This atmosphere of uncontrolled celebration completely permeates The Widow of Valencia. The play is set during the Carnival festivities, with excesses of all kinds preceding the self-denial and introspection of Lent. Leonarda’s transgression and subversion of gender roles is made possible, in more ways than one, by the uninhibited revelry of a holiday season which temporarily suspends the strictures of society—as Leonarda herself observes “Valencia is all a riot at Carnival/ with masks and costumes” (778–779). Taking advantage of the Carnival traditions of disguises and public street parties, the widow enlists her servants in a game of masks in order to bring Camilo to her house:

 

LEONARDA [I]f anything goes,

then put on a costume and a mask,

go find this gentleman

and let on, Urbán,

that a certain lady favors him,

that she loves him dearly,

and that he could have her

if he waits for you tonight

on the near side of the Palace Bridge. (781–789)

 

The plan she proposes could only be implemented during Carnival, when masked revelers are a common sight in the city and the search to satisfy carnal desires is at its peak. Aside from the physical masks that Leonarda and her servants don to obscure their faces, the astute widow also takes advantage of all the different guises available to a woman of her class and social standing to shield her true identity from Camilo. Before their first encounter, Camilo attempts to discover information about the mysterious woman propositioning him. Urbán’s playful answer—she is neither this, nor that—makes it clear that the young widow is taking full advantage of the confusion of Carnival, taking up all manner of disguises to fulfill her desires and protect her reputation. For Camilo, this mysterious woman is hidden behind many masks: during their encounters, she is the hunting falcon; in the light of day she is the goddess Diana; and on the streets of Valencia she is the “little widow” who seems to have a strange interest in him (2256). The game of masks transforms him as well, as the typically male pursuer becomes instead the prey.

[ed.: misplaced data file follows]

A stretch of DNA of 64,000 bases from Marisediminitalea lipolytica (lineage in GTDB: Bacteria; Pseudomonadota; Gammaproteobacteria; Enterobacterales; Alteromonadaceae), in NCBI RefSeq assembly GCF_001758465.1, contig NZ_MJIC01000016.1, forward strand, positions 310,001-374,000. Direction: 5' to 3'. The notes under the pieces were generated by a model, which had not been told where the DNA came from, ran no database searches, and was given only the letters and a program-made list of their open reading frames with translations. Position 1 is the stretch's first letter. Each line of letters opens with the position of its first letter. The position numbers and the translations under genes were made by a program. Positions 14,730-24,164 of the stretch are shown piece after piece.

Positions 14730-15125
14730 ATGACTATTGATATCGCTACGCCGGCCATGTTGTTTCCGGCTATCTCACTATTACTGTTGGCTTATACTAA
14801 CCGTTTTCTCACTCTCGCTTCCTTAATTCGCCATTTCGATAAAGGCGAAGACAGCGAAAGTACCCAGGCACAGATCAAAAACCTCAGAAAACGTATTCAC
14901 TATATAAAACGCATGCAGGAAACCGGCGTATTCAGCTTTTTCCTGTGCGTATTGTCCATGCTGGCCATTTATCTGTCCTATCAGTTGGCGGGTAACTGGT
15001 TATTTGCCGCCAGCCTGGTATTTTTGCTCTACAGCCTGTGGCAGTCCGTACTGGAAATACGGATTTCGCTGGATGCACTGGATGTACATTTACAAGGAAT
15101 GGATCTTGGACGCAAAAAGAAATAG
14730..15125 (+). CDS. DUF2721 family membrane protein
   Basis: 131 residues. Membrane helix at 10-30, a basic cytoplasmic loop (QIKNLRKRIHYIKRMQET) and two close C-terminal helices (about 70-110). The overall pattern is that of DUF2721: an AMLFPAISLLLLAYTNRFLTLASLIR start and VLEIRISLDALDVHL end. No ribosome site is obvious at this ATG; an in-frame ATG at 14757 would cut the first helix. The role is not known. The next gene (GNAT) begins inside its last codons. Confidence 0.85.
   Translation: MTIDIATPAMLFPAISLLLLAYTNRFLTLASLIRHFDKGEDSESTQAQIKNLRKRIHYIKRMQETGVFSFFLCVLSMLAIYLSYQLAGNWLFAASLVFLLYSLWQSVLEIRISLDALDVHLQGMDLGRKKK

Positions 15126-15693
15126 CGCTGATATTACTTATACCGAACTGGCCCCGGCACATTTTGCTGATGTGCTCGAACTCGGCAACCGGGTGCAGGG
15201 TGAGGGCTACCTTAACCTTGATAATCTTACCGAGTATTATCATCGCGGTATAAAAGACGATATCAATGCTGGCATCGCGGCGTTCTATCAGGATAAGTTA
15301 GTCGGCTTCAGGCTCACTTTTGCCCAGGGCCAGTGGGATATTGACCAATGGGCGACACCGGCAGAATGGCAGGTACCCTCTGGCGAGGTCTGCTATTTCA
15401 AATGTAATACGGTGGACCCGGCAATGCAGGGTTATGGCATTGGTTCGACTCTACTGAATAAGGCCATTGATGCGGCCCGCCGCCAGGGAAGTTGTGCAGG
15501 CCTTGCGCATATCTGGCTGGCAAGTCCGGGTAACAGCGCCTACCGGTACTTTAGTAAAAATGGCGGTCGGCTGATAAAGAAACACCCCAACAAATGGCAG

Valencia’s cityscape becomes an essential part of this pursuit, as the two lovers encounter each other first in church, then in the famous orchards and fields of Valencia’s Prado, and once again on the busy streets of the city’s mercantile district. Setting the play in Valencia allows Lope to explore a particular kind of cityscape with its own customs and reputation. Valencia opens up the narrative possibilities of the play in a way that would not have been possible in Madrid, where so many of his plays are set. Quite apart from incorporating the carnivalesque atmosphere of Valencia during the 1599 wedding celebrations, Lope’s play also turns its lens on the contemporary realities of the mercantile port city, and its reputation as the seat of debauchery in the Iberian Peninsula.